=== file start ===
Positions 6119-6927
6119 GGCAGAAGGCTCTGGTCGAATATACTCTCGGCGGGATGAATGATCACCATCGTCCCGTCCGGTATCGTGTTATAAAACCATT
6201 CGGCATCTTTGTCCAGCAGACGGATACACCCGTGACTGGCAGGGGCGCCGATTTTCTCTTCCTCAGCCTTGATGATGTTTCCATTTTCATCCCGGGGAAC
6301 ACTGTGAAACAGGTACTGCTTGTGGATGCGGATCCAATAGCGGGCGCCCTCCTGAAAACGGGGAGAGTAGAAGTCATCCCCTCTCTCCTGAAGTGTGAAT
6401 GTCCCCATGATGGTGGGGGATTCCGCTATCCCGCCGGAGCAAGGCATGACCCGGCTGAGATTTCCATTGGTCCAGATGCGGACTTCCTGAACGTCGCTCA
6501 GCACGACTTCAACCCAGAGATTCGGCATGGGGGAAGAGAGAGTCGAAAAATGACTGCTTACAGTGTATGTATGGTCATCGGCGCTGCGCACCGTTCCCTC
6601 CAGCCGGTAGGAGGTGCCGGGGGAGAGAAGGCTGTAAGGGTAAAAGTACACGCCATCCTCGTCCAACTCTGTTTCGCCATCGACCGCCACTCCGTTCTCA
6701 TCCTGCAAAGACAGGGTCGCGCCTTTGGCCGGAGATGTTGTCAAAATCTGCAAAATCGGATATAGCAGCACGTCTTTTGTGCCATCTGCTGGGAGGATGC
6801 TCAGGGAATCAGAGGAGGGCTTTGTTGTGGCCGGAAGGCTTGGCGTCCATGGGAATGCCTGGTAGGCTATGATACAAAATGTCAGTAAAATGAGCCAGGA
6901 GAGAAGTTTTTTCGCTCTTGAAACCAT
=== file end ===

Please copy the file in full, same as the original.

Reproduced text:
Positions 6119-6927
6119 GGCAGAAGGCTCTGGTCGAATATACTCTCGGCGGGATGAATGATCACCATCGTCCCGTCCGGTATCGTGTTATAAAACCATT
6201 CGGCATCTTTGTCCAGCAGACGGATACACCCGTGACTGGCAGGGGCGCCGATTTTCTCTTCCTCAGCCTTGATGATGTTTCCATTTTCATCCCGGGGAAC
6301 ACTGTGAAACAGGTACTGCTTGTGGATGCGGATCCAATAGCGGGCGCCCTCCTGAAAACGGGGAGAGTAGAAGTCATCCCCTCTCTCCTGAAGTGTGAAT
6401 GTCCCCATGATGGTGGGGGATTCCGCTATCCCGCCGGAGCAAGGCATGACCCGGCTGAGATTTCCATTGGTCCAGATGCGGACTTCCTGAACGTCGCTCA
6501 GCACGACTTCAACCCAGAGATTCGGCATGGGGGAAGAGAGAGTCGAAAAATGACTGCTTACAGTGTATGTATGGTCATCGGCGCTGCGCACCGTTCCCTC
6601 CAGCCGGTAGGAGGTGCCGGGGGAGAGAAGGCTGTAAGGGTAAAAGTACACGCCATCCTCGTCCAACTCTGTTTCGCCATCGACCGCCACTCCGTTCTCA
6701 TCCTGCAAAGACAGGGTCGCGCCTTTGGCCGGAGATGTTGTCAAAATCTGCAAAATCGGATATAGCAGCACGTCTTTTGTGCCATCTGCTGGGAGGATGC
6801 TCAGGGAATCAGAGGAGGGCTTTGTTGTGGCCGGAAGGCTTGGCGTCCATGGGAATGCCTGGTAGGCTATGATACAAAATGTCAGTAAAATGAGCCAGGA
6901 GAGAAGTTTTTTCGCTCTTGAAACCAT